What is material price sensitive information?: Section 677 of the Corporations Act states that, a reasonable person would be taken to expect information to have a “material effect on the price or value” of securities if the information “would, or would be likely to, influence persons who commonly invest in securities in deciding whether to acquire or dispose of” those securities.

Correction of false market: Listing Rule 3.1B provides that if ASX considers that there is, or is likely to be, a false market in an entity’s securities, and requests information from the entity to correct or prevent the false market, the entity must give ASX the information needed to correct or prevent the false market.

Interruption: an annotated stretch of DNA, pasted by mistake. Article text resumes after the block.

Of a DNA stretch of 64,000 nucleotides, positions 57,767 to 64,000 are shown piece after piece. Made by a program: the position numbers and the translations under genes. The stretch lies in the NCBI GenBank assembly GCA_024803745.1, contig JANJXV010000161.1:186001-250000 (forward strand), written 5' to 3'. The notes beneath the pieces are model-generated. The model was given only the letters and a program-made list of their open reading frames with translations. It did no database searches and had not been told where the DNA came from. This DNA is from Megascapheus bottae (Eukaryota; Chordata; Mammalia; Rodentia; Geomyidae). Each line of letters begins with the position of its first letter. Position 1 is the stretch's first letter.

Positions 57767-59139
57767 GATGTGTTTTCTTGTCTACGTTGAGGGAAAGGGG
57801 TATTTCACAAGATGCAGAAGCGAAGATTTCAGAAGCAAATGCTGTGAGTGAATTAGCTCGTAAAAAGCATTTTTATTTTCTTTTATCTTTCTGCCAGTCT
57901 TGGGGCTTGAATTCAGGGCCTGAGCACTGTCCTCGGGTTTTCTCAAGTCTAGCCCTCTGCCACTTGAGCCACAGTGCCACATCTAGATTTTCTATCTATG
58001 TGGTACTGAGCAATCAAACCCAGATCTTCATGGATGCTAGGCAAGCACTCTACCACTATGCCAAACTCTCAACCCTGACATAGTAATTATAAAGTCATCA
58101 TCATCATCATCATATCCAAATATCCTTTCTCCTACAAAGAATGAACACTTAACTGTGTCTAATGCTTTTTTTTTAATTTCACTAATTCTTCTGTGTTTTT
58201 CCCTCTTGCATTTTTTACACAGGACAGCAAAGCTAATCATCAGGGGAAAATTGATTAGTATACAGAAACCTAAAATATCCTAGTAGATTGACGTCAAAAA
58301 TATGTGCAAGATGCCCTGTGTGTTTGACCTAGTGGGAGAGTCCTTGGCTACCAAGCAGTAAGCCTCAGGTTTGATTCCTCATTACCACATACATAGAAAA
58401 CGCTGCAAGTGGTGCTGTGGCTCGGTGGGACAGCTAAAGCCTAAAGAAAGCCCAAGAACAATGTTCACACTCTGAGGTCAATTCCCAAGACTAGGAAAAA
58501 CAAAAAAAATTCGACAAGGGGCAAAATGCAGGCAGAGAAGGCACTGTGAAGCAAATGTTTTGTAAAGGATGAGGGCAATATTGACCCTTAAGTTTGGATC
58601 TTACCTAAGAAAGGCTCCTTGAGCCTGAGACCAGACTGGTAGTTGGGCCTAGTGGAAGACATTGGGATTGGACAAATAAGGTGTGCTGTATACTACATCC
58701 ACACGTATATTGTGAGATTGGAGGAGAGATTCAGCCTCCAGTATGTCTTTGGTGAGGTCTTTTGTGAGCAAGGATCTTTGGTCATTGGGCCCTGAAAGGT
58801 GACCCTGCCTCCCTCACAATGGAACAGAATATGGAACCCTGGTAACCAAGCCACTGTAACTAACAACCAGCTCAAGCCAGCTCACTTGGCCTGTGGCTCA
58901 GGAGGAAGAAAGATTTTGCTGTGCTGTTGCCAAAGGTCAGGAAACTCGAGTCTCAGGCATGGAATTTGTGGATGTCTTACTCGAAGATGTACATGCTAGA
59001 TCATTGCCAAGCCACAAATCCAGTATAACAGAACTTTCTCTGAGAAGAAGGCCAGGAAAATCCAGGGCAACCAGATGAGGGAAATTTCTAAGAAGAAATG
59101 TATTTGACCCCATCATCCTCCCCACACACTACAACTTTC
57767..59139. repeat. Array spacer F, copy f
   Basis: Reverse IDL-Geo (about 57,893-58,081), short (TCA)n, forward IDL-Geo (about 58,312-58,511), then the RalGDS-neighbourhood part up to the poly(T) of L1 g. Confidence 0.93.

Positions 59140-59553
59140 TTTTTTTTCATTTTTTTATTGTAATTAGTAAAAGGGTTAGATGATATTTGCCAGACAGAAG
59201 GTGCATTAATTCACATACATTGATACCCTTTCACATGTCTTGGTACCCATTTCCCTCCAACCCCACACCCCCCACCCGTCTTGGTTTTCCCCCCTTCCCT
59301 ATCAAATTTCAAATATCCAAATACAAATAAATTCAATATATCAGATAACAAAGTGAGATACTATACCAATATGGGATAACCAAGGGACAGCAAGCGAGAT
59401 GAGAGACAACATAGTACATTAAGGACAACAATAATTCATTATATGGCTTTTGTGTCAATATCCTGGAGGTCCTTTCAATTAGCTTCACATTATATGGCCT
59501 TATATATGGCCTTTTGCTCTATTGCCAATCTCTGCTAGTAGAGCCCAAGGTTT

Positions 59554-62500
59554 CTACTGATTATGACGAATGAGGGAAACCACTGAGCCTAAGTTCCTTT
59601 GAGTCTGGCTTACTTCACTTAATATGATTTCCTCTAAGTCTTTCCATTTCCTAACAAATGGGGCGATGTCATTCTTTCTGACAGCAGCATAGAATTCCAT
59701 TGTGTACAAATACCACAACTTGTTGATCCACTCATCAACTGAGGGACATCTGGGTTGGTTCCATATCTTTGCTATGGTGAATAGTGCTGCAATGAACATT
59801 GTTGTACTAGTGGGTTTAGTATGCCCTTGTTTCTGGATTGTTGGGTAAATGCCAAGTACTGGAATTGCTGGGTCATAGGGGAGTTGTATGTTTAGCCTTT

• It would be a breach of a law to disclose the information.
  • The information concerned an incomplete proposal or negotiation.
  • The information comprises matters of supposition or is insufficiently definite to warrant disclosure.
  • The information is generated for internal management purposes of the entity.
  • The information is a trade secret.”


The Company will immediately notify ASX of any information concerning it that a reasonable person would expect to have a material effect on the price or value of the Company’s securities, unless exempted by the Listing Rules.  The Company’s securities include all shares and options issued and granted by the Company.

Disclosure of material price sensitive information

Any information concerning the Company which would, or would be likely to, influence investors in deciding whether to acquire or sell the Company’s securities (material price sensitive information) must be disclosed to ASX in accordance with this Policy.